This magazine was originally supposed to come out in Spring of this year, as a print edition. We had the stories drafted and the images selected. We had a few more pages to put together, and then we could start the process of printing. But when Spring came, it brought with it a global pandemic that changed our lives in a myriad of ways, including nursing education. What this year has proven, if nothing else, is that when a public health crisis emerges, we need to be ready. I’m extremely proud the team at the School of Nursing was ready and resilient.
For the past year, we have celebrated the courage and bravery of nurses as the pandemic created unexpected tests of strength and character. This was a year that the World Health Organization had declared as “The Year of the Nurse.” I am honored to be a part of a profession that has provided healing and compassionate care to so many at such a vulnerable time. Many of our own Bruin alums were on the frontlines.
The School of Nursing has stepped up to these new challenges as well: developing solutions to difficulties presented by this pandemic in educating the next generation of nurses, leaders, and scholars. We completed our once-a-decade accreditation visit completely virtually (and even produced a welcome video for the accreditation team). We received accreditation for our new Doctor of Nursing Practice program reviewed in February, before the pandemic hit. We’ve been able to continue remote learning since March for all of our programs — while continuing onsite skills labs to prepare our students for practice. We’ve installed a new community advisory board, and welcomed a new alumni board, all with Zoom meetings.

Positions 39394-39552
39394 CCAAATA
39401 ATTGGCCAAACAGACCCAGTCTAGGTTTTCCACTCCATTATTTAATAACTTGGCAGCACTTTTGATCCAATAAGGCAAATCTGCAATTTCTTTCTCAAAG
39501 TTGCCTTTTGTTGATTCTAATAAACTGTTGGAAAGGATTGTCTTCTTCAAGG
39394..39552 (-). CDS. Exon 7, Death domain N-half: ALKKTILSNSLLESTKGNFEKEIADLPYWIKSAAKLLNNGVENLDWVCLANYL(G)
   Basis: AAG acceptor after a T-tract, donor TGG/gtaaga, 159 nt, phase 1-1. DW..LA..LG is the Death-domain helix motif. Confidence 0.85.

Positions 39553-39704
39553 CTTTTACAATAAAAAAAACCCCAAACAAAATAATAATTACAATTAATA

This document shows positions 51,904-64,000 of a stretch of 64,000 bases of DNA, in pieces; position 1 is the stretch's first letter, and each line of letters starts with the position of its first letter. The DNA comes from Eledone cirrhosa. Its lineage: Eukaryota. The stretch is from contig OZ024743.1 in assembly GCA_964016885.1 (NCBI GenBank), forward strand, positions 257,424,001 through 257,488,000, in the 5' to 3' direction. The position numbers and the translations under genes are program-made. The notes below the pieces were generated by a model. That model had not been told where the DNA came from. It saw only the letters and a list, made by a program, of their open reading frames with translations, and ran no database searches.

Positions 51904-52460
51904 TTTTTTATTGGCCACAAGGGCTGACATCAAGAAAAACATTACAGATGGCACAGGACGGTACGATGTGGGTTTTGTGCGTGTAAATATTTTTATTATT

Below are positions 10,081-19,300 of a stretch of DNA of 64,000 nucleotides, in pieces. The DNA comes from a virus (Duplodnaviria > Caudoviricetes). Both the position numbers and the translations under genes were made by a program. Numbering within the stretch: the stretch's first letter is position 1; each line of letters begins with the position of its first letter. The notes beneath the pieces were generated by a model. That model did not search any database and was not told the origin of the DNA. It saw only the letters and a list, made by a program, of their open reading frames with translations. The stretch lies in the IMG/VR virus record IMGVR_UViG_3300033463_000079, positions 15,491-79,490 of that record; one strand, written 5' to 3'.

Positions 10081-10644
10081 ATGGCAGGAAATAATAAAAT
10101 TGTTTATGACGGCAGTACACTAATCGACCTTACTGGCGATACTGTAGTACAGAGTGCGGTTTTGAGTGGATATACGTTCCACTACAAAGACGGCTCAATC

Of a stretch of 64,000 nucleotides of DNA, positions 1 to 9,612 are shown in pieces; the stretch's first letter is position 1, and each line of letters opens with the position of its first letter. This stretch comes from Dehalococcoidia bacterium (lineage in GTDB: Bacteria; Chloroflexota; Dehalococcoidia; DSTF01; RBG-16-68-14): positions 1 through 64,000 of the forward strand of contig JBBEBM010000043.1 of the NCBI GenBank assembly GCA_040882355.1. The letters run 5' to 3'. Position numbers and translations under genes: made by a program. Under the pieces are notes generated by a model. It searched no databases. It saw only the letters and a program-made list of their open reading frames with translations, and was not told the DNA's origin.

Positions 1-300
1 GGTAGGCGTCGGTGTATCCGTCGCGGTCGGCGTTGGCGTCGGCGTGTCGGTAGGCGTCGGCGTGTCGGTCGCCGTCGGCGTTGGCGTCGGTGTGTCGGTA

The activities of our Diversity, Equity and Inclusion Council have continued in earnest. In this transformed environment, we’ve facilitated virtual discussions and have created digital experiences to replace in-person interactions, as we faced painful realities at the intersection of social injustice and the COVID-19 pandemic.
This year we welcomed a staggeringly talented new class of undergraduate and graduate students. We welcomed back Bruins who will be, undoubtedly, leaders in the nursing profession and health care industry. We celebrated distinguished alumni and staff excellence. We continue to build our science as our research was “ramped down” and now “ramped up.”
I hope you enjoy this virtual issue of the magazine: in it, you will find inspiring stories about students discovering the impact neighborhoods have on health; and a teaching kitchen that allows students to explore the link between food and health. Of course, there are also plenty of stories about our amazing faculty, alumni and donors.
These might be challenging times, but with the support of many, we remain Bruin Strong.
Linda Sarna, Ph.D., RN, FAAN
Lulu Wolf Hassenplug Endowed Chair